Marijuana and Gastrointestinal Disorders

Gastrointestinal disorders represent a group of conditions which affect the gastrointestinal tract, namely the bowels. This includes conditions such as irritable bowel syndrome, colitis, constipation, and Crohn’s disease (CD). Gastrointestinal disorders have a variety of different causes and may manifest a variety of different symptoms such as pain, inflammation, and cramping.

Gastrointestinal disorders can be treated by various means depending on the specific problem. One therapy that has received some attention over the past several years has been the cannabinoids found in marijuana.

The Gastrointestinal Tract and Endocannabinoids

The human body produces its own endocannabinoids and comes with its own cannabinoid receptors, which is why human beings react to marijuana the way they do. Our bodies actively transport and use both the psychosomatic and non-psychosomatic marijuana chemicals because they are, quite simply, made to do so.

Several studies and reviews have been done which suggest a link between the endocannabinoid system and the gastrointestinal tract. An early 2004 study suggested that cannabinoid receptors in the colon could play an important role in healing and protecting gastrointestinal tissue.

This was followed up by both a 2005 study and a 2006 study, both of which also found that the endocannabinoid system offered an attractive therapeutic option for patients with gastrointestinal problems. Researchers wrote that activating this system with cannabinoids such as those found in marijuana could have anti-inflammatory effects. 

Early Research with Animals

Even earlier, in 2001, a review of all the literature available at that time found that cannabinoids had a profound effect on the gastrointestinal system of animals. THC, the most abundant chemical in the cannabis plant, was found to inhibit contractions in small intestine tissue and to inhibit acetylcholine release. This is significant because high levels of acetylcholine contribute to many of the symptoms experienced by those suffering from gastrointestinal disorders.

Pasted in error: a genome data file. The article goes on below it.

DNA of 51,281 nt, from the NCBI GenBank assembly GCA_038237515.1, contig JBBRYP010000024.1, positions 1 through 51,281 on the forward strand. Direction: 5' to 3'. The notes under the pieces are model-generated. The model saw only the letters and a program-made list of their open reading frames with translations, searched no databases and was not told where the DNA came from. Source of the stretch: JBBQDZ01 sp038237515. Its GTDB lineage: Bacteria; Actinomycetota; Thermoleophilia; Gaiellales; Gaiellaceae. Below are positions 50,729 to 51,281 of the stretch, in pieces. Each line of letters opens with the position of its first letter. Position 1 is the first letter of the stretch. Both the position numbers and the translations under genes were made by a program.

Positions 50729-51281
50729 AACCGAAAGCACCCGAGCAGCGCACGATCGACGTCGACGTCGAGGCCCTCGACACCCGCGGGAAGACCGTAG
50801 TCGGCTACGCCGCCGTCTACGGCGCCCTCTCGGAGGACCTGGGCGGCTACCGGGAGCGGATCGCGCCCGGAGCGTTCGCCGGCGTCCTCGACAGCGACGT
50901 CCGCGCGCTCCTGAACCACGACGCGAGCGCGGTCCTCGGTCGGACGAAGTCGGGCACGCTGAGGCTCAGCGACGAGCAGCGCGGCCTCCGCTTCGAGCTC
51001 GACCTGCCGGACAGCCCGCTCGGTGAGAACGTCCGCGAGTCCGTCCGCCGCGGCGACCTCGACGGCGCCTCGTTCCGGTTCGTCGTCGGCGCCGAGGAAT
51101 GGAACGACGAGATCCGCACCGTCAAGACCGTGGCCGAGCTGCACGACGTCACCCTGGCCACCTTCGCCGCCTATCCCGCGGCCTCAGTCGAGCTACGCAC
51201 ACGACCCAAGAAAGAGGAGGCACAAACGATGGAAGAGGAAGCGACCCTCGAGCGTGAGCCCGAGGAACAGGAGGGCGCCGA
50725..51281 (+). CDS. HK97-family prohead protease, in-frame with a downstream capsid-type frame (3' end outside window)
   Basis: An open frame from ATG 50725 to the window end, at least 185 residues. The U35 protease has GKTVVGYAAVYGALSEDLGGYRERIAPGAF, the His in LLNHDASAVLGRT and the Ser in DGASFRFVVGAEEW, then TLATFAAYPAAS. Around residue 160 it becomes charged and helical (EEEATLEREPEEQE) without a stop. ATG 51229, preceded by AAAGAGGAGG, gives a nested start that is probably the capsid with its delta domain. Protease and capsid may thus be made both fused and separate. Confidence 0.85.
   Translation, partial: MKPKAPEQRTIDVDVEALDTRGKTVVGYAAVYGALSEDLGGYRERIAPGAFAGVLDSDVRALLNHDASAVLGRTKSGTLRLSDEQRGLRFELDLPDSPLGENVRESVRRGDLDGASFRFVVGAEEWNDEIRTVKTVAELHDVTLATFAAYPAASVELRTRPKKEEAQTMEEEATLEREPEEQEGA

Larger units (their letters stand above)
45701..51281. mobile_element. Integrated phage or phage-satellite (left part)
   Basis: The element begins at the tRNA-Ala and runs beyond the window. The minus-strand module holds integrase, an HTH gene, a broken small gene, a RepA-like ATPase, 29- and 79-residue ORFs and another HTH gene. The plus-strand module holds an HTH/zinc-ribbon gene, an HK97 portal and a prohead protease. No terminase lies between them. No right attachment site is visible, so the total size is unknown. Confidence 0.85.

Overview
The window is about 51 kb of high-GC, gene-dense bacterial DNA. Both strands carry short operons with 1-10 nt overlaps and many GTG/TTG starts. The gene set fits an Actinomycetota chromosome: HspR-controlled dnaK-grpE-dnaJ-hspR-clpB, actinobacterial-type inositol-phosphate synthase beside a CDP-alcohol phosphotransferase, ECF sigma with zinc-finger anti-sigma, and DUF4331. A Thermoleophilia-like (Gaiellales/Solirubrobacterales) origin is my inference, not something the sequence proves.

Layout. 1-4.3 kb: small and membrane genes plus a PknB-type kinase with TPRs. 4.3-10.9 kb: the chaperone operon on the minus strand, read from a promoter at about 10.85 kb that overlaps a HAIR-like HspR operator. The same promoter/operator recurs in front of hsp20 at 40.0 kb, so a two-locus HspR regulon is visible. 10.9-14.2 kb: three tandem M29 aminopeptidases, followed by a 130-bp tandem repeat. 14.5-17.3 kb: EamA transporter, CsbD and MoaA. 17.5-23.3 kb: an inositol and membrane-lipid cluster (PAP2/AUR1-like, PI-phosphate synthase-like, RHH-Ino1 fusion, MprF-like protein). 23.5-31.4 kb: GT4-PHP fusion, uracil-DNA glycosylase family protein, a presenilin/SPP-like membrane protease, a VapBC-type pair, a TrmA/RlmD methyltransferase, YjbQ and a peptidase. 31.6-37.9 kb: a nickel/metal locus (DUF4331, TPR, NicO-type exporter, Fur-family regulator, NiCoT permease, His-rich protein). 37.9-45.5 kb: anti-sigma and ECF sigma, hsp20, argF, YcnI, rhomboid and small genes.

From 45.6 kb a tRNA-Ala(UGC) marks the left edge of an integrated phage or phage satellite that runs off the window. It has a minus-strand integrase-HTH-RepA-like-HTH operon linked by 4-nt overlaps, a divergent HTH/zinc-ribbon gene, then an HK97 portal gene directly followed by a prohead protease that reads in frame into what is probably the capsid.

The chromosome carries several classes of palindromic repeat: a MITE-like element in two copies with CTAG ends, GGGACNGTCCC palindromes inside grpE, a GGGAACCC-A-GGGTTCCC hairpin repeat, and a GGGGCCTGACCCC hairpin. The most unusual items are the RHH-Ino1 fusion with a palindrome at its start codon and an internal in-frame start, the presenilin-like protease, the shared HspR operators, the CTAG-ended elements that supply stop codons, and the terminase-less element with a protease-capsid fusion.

Self-reported Marijuana Use among Patients

Since marijuana has long been used to relieve the pain caused by a variety of conditions, it should come as no surprise that patients with inflammatory bowel disease have also sought it out as a therapeutic option.

A 2011 study, which conducted a survey of 191 patients with CD and 100 patients with ulcerative colitis, concluded that therapeutic cannabinoids warranted further study. Researchers found that cannabis use for symptom relief was common among the patients they surveyed. 

Studies with Humans

The above findings spurred clinical research in an effort to find out if marijuana really was a useful therapeutic tool for gastrointestinal disorders. A 2011 study that looked at treating CD with marijuana found that it did indeed have a positive effect. Of the 30 patients studied, 21 of them “improved significantly” and reduced their need for other medications.

A follow up study, which also included a placebo control group, was carried out in 2013. Once again, researchers found that “THC-rich cannabis” produced significant benefit for the majority of the patients that the study was following. Best of all, the benefit was enjoyed with no negative side-effects and with no need for steroidal medications.